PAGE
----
There He was on the floor. In a pool of his own blood. Helpless. We all were, for we couldn’t bear this sorry sight. He woke up happy. It was the second day of the semester. He sure had goals for this semester. He wanted to meet new people, but death met him first.
I saw an ambulance directly in front of my amphitheater. What happened? “He fell. He fell” People all around taking pictures. I assumed he fell from the second floor. We all waited in silence. As if to say he was dead. The first aiders, holding one thing, or the other trying to save him. I wanted to be there. I wanted to do something to help. I’m sure others felt that way too. He was losing lots of blood. Was he going to make it in the end? He didn’t. He gave up finally.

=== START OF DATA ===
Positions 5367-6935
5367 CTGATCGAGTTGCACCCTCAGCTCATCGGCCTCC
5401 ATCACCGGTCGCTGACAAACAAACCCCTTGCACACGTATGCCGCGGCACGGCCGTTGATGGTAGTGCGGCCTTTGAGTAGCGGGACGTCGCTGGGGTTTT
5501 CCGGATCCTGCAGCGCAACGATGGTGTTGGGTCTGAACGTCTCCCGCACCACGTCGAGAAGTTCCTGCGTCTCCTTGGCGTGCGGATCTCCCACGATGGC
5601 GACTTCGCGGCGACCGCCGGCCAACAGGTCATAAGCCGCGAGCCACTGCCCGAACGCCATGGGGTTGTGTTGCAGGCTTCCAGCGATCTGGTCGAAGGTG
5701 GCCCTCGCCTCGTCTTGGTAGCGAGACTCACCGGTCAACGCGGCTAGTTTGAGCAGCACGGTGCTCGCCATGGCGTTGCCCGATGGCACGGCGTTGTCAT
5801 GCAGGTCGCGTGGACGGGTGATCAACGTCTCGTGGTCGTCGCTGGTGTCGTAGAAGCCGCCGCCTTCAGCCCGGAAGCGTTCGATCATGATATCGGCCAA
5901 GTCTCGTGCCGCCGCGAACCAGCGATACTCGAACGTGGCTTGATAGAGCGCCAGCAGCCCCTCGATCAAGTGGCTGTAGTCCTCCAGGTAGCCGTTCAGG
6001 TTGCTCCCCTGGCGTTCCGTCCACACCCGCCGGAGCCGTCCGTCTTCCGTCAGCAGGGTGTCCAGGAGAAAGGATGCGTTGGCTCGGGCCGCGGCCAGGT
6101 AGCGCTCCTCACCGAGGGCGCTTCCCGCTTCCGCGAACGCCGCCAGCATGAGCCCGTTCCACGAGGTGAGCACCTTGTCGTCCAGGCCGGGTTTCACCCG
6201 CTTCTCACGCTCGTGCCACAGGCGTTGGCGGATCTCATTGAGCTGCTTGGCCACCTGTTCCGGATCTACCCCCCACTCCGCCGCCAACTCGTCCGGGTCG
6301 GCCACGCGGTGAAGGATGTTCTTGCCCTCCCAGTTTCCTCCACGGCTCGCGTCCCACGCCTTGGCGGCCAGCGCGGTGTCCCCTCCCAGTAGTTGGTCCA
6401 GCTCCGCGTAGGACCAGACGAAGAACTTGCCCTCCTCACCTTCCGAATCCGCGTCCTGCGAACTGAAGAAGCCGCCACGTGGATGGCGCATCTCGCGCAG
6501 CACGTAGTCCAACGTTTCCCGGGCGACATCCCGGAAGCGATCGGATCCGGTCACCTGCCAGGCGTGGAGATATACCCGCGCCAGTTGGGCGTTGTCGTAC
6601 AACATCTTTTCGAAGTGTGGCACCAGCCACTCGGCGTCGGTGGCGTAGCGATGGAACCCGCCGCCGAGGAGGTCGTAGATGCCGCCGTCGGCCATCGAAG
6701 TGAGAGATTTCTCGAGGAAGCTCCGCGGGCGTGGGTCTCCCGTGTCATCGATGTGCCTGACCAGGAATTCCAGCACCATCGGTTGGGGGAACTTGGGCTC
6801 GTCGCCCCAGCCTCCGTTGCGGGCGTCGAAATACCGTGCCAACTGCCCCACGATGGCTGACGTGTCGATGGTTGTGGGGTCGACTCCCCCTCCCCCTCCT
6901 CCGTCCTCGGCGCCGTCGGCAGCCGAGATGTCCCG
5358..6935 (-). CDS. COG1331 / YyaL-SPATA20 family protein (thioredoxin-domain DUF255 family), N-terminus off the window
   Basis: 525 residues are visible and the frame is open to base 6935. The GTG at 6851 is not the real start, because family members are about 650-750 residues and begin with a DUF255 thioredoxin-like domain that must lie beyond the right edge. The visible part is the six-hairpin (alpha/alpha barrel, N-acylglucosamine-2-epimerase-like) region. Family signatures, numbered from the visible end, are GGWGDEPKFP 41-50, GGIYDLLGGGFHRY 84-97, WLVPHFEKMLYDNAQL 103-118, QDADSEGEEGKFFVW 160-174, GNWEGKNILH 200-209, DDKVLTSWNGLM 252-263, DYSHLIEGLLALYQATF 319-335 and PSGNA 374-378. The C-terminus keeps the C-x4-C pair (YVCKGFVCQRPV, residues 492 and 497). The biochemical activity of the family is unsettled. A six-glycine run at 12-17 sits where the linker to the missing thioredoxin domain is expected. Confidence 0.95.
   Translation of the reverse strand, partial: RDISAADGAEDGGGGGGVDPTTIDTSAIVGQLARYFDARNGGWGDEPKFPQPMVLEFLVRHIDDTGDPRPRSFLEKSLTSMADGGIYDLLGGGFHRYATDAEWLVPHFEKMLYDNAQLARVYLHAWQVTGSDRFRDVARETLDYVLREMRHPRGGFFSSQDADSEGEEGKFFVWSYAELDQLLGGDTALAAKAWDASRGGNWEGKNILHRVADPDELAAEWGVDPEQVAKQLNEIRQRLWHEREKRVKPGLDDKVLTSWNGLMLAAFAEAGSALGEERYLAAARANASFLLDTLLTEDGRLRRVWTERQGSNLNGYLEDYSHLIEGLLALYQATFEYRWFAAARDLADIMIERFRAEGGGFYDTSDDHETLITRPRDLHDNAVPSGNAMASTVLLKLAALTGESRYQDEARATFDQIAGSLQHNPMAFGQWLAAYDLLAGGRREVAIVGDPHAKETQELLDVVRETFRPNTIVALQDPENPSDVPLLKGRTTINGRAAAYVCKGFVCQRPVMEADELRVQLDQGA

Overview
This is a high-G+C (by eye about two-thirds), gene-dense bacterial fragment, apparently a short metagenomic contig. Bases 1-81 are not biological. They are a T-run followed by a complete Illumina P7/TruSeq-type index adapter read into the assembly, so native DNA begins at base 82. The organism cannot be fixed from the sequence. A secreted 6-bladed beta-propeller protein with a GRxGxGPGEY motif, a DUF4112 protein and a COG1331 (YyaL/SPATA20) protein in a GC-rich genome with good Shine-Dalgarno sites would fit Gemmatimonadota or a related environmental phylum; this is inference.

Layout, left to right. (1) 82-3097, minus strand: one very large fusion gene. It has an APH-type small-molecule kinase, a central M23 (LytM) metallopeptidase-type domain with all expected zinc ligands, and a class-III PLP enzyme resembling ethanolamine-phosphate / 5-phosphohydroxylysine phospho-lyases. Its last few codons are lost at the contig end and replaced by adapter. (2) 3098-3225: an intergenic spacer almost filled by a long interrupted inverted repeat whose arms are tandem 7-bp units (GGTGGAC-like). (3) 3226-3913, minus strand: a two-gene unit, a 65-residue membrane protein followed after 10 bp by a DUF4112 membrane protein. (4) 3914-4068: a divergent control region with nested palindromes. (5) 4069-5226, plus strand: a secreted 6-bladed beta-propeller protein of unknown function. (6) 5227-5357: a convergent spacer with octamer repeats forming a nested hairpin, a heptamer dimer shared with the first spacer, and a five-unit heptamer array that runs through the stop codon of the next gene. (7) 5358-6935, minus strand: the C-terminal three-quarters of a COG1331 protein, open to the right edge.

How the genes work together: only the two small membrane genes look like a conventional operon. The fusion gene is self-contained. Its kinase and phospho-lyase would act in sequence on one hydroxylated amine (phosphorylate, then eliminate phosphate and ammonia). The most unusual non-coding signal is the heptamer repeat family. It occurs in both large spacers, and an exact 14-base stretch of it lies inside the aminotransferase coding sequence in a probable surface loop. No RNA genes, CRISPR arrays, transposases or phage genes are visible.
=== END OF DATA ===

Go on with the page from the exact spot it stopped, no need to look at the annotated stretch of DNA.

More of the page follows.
… 3 hours later, some people are dancing salsa; others are registering for courses and visiting their monitors. Everyone is happy to be alive, and in school. People living their lives; not as if it were their last, but as if it were just beginning.
The way it happens so quickly. Life really moves on. I could feel and see the sadness that filled the hearts and minds of the students watching. But 3 hours later, it is like nothing happened. After my sociology class, I passed the spot and it felt like nothing happened. We may think we know all about death, but we have no idea of its duties. Death went about its business in the early hours of the morning. It appeared in a different way. Just a simple fall it was. It could have happened to anybody. He fell. He fell. The people around him at that time were taking pictures. They did not notice the way he was breathing.
Was it a coincidence that a medical student was passing that campus at that time? Was it destined that after he had given his password and name he would bleed from his nose and mouth?
Rest in peace, brother.